informa
/
3 min read
article

How Do Businesses Move Beyond Mobile E-Mail?

Earlier today I moderated a panel at Frost & Sullivan Mobile & Wireless Enterprise 2007 entitled "Corporate Application Integration." The goal of the panel was to give users advice on how to move beyond mobile e-mail. Guess what? Enterprises are eager to mobilize but they don't want the process to be complicated. How can a CIO manage the chaos of mobility?
Earlier today I moderated a panel at Frost & Sullivan Mobile & Wireless Enterprise 2007 entitled "Corporate Application Integration." The goal of the panel was to give users advice on how to move beyond mobile e-mail. Guess what? Enterprises are eager to mobilize but they don't want the process to be complicated. How can a CIO manage the chaos of mobility?My panelists included three vendors -- Antenna Software, MobileAware, and SAP -- as well as a representative from AT&T and a corporate user from FedEx.

The three vendors and AT&T had one answer for flustered IT managers: Work through a vendor or a carrier.

The panelists pointed to three challenges that await any IT manager looking to expand their mobile IT strategy: The lack of best practices, the business case, and standards fragmentation.

For the first problem, the vendors and the carrier panelists said there is no easy answer. IT managers will have to examine their internal processes carefully to determine the best way to leverage mobility in their existing IT networks. There will likely be a lot of customization and the CIOs have to work with business managers for this process to work.

As for the business case, IT managers have to learn to work through both the soft business case (enhanced productivity, extending communications) and the harder business case (direct cost savings, more revenue, and greater profitability). Neither is easy to establish, but if businesses have deployed mobile e-mail, chances are it has proven its worth in their respective orginizations. Learning how to use past success, like push e-mail, to push for more mobility is key.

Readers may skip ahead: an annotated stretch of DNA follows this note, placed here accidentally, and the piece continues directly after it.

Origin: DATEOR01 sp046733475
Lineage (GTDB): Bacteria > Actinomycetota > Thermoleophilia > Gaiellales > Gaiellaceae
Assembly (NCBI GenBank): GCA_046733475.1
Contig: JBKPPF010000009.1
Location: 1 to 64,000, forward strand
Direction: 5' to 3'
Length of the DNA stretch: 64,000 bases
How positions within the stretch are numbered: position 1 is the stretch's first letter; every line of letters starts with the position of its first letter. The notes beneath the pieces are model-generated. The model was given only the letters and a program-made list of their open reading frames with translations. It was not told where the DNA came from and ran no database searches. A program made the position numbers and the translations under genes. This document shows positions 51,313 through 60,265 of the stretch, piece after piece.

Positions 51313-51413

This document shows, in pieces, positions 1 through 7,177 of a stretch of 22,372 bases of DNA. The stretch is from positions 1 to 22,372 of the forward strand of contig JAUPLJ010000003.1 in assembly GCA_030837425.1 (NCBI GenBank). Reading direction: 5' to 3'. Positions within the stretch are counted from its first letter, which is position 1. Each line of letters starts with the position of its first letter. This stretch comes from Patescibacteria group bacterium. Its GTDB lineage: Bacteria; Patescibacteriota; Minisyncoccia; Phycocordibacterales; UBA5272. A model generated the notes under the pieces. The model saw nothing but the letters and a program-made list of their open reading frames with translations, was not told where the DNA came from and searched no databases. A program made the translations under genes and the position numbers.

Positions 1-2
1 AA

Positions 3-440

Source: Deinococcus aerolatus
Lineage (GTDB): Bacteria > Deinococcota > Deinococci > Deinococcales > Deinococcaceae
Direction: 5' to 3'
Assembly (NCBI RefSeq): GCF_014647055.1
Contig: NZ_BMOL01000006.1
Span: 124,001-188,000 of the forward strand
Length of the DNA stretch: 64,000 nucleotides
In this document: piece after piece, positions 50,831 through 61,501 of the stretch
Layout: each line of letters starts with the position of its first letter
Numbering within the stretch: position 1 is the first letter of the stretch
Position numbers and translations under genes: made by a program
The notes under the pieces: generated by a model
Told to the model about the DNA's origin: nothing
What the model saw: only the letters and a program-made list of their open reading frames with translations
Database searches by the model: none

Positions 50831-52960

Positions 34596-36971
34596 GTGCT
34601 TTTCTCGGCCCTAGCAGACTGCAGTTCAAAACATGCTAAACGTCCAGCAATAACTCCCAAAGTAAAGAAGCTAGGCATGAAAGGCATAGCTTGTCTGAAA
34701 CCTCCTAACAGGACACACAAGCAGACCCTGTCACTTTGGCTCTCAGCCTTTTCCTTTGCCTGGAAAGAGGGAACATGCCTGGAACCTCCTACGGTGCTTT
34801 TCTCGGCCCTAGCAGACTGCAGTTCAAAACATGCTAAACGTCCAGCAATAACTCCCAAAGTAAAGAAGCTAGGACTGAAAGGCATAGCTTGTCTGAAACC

Fragmentation remains a serious issue for mobility. Fragmentation is threefold: Networks, devices, and operating systems. On the network side, there are two cellular network standards in the U.S. -- CDMA and GSM. CIOs and IT managers have to make sure that they standardize against one carrier to avoid balkanization of their applications. As for devices, there are all kinds of mobile gadgets in most enterprises, including notebooks, PDAs, smartphones, and feature phones. A truly effective mobile application should be able to work across these devices without losing functionality.

The final form of fragmentation is operating systems, particularly on mobile devices. Most mobile devices in the United States run applications on Windows Mobile, BlackBerry, and mobile Java. Enterprises have to be willing to standardize against the mobile operating system as well if they hope to effectively leverage their new deployments.

I came away with a couple of interesting findings from the discussion. The first was that many larger companies with field workers are looking beyond ruggedized devices and beginning to look at consumer-grade smartphones. Now that smartphones are relatively cheap, many businesses are opting to replace consumer-grade devices once a year rather than spend a premium on a more robust gadget. Does this mean that ruggedized notebooks and PDAs will soon disappear? Or will their market share just gradually decline? I think it is too early to call this one.

The second thing that emerged from the discussion was how easy BlackBerry is to deploy. The end-user on the panel said that he had carefully reviewed every option but, in the end, he went with BlackBerry. Why? Because BlackBerry was easy to deploy, easy to use, and it was easy for employees to understand.

In my opinion, the unspoken takeaway from this panel was that the mobile vendor or carrier that can make deploying complex data applications as easy as BlackBerry will win this market.